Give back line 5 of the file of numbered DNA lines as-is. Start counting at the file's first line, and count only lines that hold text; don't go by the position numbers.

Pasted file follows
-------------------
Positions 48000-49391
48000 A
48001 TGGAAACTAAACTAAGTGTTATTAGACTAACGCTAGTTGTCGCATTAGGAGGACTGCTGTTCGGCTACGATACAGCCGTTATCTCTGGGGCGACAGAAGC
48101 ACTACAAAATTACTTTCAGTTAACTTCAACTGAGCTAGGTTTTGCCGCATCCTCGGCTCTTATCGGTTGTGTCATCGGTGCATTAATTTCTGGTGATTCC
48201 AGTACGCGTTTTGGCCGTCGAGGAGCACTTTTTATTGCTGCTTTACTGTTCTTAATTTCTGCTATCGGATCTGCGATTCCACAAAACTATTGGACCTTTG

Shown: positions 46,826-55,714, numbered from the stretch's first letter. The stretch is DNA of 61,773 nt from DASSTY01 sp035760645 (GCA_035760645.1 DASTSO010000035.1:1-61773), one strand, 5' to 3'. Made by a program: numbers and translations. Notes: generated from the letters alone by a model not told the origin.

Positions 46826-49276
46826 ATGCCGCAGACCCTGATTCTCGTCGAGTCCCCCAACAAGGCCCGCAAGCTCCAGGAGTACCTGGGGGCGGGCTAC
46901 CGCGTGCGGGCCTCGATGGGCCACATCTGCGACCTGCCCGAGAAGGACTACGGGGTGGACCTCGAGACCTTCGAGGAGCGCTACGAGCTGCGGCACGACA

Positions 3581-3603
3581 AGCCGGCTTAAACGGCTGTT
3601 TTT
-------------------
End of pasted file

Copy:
48201 AGTACGCGTTTTGGCCGTCGAGGAGCACTTTTTATTGCTGCTTTACTGTTCTTAATTTCTGCTATCGGATCTGCGATTCCACAAAACTATTGGACCTTTG